La Cryothérapie pour les particuliers

Parasympathetic Activity and Blood Catecholamine
Responses Following a Single Partial-Body
Cryostimulation and a Whole-Body Cryostimulation

by Christophe Hausswirth, Karine Schaal, Yann Le Meur, François Bieuzen, Jean-Robert Filliard,
Marielle Volondat, Julien Louis

The aim of this study was to compare the effects of a single whole-body cryostimulation (WBC) and a partial-body
cryostimulation (PBC) (i.e., not exposing the head to cold) on indices of parasympathetic activity and blood
catecholamines. Two groups of 15 participants were assigned either to a 3-min WBC or PBC session, while 10
participants constituted a control group (CON) not receiving any cryostimulation. Changes in thermal, physiological
and subjective variables were recorded before and during the 20-min after each cryostimulation. According to a
qualitative statistical analysis, an almost certain decrease in skin temperature was reported for all body regions
immediately after the WBC (mean decrease±90% CL, -13.7±0.7°C) and PBC (-8.3±0.3°C), which persisted up to 20-
min after the session. The tympanic temperature almost certainly decreased only after the WBC session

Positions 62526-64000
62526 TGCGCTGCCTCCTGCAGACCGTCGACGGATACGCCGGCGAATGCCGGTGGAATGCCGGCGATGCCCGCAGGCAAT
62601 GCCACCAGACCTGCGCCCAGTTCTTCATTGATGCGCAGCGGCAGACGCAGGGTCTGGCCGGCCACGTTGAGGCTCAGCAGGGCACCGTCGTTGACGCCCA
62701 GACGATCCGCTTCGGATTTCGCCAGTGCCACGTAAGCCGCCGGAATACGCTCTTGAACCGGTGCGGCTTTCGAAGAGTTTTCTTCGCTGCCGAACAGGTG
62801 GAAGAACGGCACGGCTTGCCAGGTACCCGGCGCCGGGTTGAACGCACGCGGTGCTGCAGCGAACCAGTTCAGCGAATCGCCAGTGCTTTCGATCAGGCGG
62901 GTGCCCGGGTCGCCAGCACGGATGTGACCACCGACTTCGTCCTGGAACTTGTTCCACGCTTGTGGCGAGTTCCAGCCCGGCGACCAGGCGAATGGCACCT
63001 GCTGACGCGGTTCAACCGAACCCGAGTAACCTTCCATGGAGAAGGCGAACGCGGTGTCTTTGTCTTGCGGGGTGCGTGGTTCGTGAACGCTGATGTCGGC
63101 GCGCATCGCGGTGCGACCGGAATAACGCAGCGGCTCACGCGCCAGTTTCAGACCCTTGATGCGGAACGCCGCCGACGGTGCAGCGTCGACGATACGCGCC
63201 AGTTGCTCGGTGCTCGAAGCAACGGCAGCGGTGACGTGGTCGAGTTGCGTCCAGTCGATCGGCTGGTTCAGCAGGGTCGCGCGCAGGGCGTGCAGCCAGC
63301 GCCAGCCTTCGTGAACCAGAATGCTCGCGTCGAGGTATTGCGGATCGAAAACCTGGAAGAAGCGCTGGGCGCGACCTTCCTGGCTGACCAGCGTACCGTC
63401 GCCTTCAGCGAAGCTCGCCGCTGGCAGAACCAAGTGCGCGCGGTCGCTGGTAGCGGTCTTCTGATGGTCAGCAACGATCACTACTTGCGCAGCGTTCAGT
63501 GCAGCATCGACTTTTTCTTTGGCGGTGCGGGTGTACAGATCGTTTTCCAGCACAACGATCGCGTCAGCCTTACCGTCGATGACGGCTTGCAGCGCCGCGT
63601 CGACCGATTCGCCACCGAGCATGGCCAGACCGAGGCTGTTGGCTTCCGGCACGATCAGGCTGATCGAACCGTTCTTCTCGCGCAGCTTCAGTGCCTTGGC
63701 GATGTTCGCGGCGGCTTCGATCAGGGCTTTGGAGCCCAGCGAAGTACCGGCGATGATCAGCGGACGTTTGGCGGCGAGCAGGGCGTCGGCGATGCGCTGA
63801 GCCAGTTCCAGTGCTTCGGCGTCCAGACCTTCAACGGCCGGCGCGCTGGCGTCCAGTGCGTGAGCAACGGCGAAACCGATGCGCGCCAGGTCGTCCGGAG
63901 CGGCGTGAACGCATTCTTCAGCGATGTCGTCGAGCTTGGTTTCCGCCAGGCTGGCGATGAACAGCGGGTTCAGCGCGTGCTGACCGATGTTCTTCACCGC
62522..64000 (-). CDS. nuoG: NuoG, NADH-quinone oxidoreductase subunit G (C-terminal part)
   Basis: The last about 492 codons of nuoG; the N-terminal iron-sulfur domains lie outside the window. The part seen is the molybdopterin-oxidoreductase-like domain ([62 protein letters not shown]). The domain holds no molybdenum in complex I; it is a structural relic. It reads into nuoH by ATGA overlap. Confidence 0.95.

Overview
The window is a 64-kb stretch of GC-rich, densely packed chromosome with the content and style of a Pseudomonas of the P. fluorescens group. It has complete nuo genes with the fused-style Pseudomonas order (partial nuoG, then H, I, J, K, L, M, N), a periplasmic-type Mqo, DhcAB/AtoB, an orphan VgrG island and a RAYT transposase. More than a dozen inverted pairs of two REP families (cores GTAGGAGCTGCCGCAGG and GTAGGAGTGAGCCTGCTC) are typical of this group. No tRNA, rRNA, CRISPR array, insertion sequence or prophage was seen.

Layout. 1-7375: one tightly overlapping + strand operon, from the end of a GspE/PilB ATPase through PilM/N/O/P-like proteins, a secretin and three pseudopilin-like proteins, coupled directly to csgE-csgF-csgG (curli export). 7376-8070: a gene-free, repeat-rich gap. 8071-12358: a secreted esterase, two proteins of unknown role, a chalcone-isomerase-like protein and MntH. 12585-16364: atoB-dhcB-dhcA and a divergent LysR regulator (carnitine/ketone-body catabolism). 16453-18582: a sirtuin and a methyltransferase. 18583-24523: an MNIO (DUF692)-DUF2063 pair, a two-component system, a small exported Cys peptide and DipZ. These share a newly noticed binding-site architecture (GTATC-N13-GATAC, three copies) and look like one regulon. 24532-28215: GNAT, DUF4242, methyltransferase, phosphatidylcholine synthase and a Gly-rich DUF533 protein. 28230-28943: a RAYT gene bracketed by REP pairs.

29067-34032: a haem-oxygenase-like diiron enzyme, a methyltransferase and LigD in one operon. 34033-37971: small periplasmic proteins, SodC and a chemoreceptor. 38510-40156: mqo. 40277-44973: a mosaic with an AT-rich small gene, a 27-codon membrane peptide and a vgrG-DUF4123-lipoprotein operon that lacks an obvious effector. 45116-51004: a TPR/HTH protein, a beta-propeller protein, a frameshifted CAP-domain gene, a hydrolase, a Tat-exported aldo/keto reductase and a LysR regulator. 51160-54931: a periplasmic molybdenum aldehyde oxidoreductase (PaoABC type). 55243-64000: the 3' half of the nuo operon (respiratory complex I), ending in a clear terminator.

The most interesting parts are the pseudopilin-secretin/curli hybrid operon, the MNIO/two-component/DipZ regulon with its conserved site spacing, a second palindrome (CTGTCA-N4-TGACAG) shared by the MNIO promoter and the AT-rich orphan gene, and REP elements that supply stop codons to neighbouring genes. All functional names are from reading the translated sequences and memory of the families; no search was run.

(-0.32±0.04°C). Systolic and diastolic blood pressures were very likely increased after the WBC session, whereas
these changes were trivial in the other groups. In addition, heart rate almost certainly decreased after PBC (-10.9%)
and WBC (-15.2%) sessions, in a likely greater proportion for WBC compared to PBC. Resting vagal-related heart
rate variability indices (the root-mean square difference of successive normal R-R intervals, RMSSD, and high
frequency band, HF) were very likely increased after PBC (RMSSD: +54.4%, HF: +138%) and WBC (RMSSD:
+85.2%, HF: +632%) sessions without any marked difference between groups. Plasma norepinephrine
concentrations were likely to very likely increased after PBC (+57.4%) and WBC (+76.2%), respectively. Finally, cold
and comfort sensations were almost certainly altered after WBC and PBC, sensation of discomfort being likely more
pronounced after WBC than PBC. Both acute cryostimulation techniques effectively stimulated the autonomic
nervous system (ANS), with a predominance of parasympathetic tone activation. The results of this study also
suggest that a whole-body cold exposure induced a larger stimulation of the ANS compared to partial-body cold